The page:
If you possess longevity in a single industry, and keep running into your old colleagues at the same trade shows long enough, they begin to refer to you as 'doctor.' It's not that you have necessarily earned this degree through normal methods, but your sustained interest and passion for a single area of endeavor assumes that you have attained expert status in the field or can speak with considerable authority on its related subjects.
Having an 18-year career totally centered around interactive media technologies and content delivery, I have learned a thing or two about the industry, where it has been, and where it is going. In my last position as VP of Marketing for the Interactive Multimedia Association, (IMA) we used the moniker, "The Best Minds in Multimedia," coined to refer to many involved with the IMA who had been around the industry long enough to be able to separate market hype from reality, to see beyond the "cool" aspects of products being introduced to the marketplace to understand how business was really being generated using those technologies to deliver meaningful content to consumer and business customers. Right or wrong, I have reached the point where I am entitled to my opinions on where the marketplace is headed, and occasionally I am given the opportunity to make those opinions known.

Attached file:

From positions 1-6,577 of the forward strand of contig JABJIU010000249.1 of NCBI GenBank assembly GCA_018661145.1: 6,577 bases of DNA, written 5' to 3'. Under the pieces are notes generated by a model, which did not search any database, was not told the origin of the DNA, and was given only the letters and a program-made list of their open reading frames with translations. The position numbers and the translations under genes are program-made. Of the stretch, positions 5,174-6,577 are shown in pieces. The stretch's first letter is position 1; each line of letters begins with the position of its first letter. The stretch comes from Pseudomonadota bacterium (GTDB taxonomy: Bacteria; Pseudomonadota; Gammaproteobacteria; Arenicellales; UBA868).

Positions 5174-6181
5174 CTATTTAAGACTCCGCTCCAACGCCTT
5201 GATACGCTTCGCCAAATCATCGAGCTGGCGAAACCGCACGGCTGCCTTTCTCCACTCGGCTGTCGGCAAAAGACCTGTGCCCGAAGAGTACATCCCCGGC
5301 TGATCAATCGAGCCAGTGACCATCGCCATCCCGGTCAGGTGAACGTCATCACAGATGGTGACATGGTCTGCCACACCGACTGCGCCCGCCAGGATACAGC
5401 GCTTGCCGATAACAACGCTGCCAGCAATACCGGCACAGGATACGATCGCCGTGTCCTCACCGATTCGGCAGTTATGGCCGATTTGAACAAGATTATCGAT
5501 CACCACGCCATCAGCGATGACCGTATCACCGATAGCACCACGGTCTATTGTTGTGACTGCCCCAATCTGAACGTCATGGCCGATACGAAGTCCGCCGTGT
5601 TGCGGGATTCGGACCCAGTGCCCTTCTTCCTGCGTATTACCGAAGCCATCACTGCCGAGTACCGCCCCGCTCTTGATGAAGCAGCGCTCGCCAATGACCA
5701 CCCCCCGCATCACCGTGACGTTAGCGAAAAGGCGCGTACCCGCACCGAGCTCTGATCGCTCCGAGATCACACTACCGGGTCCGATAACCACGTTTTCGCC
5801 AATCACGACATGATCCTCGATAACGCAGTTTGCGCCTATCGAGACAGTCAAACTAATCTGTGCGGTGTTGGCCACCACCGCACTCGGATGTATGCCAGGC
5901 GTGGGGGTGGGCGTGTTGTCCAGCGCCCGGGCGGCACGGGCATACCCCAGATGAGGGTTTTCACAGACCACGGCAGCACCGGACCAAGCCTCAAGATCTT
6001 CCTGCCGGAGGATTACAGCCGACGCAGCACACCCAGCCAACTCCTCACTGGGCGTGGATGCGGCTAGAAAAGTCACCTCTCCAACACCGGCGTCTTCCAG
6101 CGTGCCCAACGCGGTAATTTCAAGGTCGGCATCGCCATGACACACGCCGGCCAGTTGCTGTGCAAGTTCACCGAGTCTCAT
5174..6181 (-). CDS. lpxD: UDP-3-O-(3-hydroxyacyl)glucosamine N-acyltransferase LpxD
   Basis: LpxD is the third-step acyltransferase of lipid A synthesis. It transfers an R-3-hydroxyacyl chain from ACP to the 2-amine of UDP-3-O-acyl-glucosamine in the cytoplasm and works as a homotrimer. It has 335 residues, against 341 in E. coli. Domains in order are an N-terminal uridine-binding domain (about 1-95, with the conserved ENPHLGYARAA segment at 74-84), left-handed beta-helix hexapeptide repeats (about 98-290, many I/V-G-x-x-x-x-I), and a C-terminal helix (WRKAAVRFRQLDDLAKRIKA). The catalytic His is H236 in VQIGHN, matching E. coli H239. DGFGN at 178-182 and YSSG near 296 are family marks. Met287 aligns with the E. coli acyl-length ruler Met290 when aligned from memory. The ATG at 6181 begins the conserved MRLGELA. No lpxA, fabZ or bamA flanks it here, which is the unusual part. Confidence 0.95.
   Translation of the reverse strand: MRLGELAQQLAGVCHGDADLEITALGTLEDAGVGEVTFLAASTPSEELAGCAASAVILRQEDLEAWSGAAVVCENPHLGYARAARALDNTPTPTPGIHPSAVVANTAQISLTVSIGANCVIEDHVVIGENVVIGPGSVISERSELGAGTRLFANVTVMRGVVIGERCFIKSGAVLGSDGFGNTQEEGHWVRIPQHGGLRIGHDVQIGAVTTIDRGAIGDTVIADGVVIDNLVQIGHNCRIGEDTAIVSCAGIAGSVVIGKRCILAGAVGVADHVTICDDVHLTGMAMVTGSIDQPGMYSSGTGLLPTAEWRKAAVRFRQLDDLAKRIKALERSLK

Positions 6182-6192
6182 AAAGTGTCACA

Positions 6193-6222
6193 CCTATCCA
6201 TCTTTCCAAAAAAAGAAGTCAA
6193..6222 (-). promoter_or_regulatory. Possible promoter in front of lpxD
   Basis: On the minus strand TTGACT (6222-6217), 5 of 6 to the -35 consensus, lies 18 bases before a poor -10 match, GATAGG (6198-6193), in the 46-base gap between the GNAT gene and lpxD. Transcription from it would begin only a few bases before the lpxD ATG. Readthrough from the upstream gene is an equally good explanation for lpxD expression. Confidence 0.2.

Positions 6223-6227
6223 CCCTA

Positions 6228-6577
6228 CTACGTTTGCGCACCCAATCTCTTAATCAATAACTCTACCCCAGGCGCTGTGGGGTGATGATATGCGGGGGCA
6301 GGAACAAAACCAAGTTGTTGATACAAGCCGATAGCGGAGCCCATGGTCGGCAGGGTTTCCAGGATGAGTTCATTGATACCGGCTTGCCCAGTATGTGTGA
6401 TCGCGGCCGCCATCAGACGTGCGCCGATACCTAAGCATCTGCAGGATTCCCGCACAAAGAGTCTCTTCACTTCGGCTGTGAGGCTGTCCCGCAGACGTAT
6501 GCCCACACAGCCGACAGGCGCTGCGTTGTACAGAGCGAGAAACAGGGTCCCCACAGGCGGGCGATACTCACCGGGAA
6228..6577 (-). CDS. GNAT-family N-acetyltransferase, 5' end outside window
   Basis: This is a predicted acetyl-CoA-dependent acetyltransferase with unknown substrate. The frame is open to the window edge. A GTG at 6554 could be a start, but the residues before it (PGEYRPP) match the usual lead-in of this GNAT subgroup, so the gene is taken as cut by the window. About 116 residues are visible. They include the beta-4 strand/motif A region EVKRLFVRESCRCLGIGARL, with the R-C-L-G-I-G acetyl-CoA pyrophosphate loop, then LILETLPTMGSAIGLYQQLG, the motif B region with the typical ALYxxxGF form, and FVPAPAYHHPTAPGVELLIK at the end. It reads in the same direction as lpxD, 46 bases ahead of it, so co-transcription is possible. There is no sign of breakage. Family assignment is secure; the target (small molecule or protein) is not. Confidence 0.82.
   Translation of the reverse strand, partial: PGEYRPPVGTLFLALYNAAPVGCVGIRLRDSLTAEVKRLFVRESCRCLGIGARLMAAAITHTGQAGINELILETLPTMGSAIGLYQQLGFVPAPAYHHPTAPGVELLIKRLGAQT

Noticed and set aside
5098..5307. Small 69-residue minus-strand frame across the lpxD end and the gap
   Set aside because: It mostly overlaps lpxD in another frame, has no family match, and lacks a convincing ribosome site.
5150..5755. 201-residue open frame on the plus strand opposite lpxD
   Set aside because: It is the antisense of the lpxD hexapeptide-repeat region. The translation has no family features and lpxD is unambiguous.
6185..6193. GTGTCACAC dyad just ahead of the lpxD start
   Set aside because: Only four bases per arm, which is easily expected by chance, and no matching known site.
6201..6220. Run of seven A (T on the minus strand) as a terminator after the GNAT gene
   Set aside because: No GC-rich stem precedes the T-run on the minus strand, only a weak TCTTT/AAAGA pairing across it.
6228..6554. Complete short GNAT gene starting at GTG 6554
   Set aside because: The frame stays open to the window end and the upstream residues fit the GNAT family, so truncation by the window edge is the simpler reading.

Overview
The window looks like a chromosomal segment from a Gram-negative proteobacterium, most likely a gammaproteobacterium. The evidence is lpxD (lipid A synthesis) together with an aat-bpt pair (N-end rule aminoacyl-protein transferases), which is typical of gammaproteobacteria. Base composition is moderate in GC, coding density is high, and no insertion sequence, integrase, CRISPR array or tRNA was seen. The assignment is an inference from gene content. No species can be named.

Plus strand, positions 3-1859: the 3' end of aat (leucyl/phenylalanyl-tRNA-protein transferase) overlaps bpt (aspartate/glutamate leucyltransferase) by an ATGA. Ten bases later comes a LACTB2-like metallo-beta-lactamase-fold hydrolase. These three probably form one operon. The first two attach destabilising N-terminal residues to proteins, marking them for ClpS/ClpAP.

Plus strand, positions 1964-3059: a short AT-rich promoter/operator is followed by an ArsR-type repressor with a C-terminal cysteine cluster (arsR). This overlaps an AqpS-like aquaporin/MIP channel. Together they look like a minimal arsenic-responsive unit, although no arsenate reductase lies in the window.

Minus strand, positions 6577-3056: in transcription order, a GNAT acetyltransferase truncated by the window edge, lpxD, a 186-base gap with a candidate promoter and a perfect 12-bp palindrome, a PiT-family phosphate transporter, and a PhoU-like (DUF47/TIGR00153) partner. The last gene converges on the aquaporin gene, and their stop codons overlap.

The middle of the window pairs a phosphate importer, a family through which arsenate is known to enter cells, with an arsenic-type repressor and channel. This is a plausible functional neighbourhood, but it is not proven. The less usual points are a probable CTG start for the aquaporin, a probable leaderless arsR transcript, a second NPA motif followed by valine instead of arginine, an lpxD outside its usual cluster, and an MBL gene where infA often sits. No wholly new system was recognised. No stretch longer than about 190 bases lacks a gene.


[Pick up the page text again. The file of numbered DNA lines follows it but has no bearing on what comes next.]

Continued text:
The best news about interactive technologies as a whole is that the marketplace for their use has now finally reached the point where it is measured in billions of dollars annually, and few challenge the merits of well-designed interactive content delivery over traditional linear methods. The benefits have been proven time and time again, and the overall industry focus has finally shifted from what we all once called 'the 'multimedia industry' to specific vertical market applications in education, training, marketing, advertising, and information delivery. All interactive media technologies, both hardware and software, are simply enablers to the development and distribution of content. They are tools that can be used well or poorly, and how they are applied often spells the difference between a solid corporate return on investment or simply a cost center.
While the 'industry' has now evolved into a strong vertical market focus, most pundits who observe and analyze this arena still come at it from a technology or product class focus. Hence the preponderance of articles focusing on trends in DVD and DVD-ROM, CD-ROM, the Internet and Intranets, broadband services and a plethora of less prominent but still important advances in other technologies that will be altering life as we know it over the next decade. Far be it for me to buck that trend because it focuses on the different general categories of interactive media distribution and delivery. In the paragraphs that follow, some of the latest trend information in each key area will be examined, along with a few forecasts based on my own crystal ball. I've been gazing into it a lot lately, and it has formed some pretty solid images of what the next few years will be like. Some of my own predictions are provided with tongue firmly planted in cheek; you'll have to figure out which ones for yourself.
DVD and DVD-ROM